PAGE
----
Adding Azumah's observation, it is not just that God bends down in the incarnation but that he humbles himself to the point of dying for us.

And I wonder if that implies that one of the best ways of entering into dialogue with other faiths is to introduce them to this truth that stands outside ourselves. That is, to read the Scriptures with them. They, in turn, will point us to wherever they believe they encounter objective truth. But for a Christian to read Scripture with someone should be an immense act of humility, for we are encouraging them to hear the message of Christ, not as we would argue and present it, but as it is proclaimed by the Scriptures themselves. And we will look, not to our own persuasive power, but to the Spirit to make this external truth effective for that individual.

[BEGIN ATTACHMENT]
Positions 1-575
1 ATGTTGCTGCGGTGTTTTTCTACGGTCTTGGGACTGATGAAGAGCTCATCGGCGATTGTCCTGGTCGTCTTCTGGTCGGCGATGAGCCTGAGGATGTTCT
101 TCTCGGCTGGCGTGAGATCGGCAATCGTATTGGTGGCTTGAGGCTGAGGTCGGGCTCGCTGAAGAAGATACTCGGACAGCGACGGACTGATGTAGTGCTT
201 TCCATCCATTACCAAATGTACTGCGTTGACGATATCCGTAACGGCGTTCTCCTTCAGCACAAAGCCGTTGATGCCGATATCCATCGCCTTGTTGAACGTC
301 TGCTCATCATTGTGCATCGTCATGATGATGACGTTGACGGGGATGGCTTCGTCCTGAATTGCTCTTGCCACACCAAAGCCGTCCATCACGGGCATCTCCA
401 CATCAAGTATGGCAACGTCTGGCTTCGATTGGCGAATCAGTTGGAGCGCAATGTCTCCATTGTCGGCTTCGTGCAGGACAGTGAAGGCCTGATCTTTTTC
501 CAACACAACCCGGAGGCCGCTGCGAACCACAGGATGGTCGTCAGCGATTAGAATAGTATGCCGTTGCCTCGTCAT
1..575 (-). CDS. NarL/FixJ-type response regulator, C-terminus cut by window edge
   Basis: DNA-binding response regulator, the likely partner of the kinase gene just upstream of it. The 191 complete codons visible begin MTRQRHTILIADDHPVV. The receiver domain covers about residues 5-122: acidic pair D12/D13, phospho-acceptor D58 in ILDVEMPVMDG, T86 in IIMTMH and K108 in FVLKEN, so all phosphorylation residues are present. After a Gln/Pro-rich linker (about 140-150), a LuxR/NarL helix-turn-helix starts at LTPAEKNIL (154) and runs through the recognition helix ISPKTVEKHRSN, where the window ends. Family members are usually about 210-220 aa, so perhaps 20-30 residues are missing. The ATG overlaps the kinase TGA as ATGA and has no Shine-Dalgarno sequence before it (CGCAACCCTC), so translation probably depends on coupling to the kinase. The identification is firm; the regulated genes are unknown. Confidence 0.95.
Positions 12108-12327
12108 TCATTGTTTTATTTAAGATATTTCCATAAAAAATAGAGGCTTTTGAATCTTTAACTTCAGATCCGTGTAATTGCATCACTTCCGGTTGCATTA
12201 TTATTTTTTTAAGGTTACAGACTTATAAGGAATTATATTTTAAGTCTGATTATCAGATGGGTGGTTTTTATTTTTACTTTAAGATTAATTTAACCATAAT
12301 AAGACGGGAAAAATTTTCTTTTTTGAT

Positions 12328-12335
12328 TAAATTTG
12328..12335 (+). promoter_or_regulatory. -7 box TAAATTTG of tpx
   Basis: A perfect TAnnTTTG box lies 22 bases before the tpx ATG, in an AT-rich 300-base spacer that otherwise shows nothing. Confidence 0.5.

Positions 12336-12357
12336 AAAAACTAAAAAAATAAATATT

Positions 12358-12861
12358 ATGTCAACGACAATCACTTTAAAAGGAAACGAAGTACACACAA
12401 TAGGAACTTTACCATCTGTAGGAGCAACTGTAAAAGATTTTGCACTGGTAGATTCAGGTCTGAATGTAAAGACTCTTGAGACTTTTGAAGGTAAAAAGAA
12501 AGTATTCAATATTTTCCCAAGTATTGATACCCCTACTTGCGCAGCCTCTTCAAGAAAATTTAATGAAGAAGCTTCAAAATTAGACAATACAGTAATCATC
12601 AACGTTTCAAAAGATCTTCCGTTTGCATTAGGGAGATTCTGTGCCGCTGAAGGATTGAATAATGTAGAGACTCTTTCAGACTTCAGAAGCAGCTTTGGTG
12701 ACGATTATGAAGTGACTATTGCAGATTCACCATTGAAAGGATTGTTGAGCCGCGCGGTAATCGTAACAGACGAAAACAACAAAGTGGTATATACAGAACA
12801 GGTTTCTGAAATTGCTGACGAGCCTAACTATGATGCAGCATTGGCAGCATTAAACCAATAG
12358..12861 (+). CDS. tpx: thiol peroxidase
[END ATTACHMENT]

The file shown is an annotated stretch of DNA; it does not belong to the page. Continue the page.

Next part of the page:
And further, if they reject this truth, we do not need to feel personal offense. For they have not rejected us and our arguments. They have been interacting with the Father who speaks in the world by the Gospel which testifies to his Son. And it is the Spirit who will make that word effective. Even for us.

1 John Azumah, ‘Following Jesus as Unique Lord and Saviour in a Broken Pluralistic World’ Evangelical Review of Theology 31/4 (2007): 294–305.

2 Azumah, 'Following Jesus', 305.

3 Stratford Caldecott, ‘Benedict XVI and Inter-Religious Dialogue’ Transformation 23/4 (2006): 199–204.

3 Caldecott, ‘Benedict XVI’ 202.

Surprising turn around

Have been reading Hosea in my morning readings lately. Though I think I'd seen it before, I'd forgotten what a turn around happens between Hosea 13, the phrase "O Death, where are your plagues? O Sheol, where is your sting?" is God searching for the worst possible to pour out on his people, for "Compassion is hidden from my eyes." These sentences, in themselves, are not a message of hope.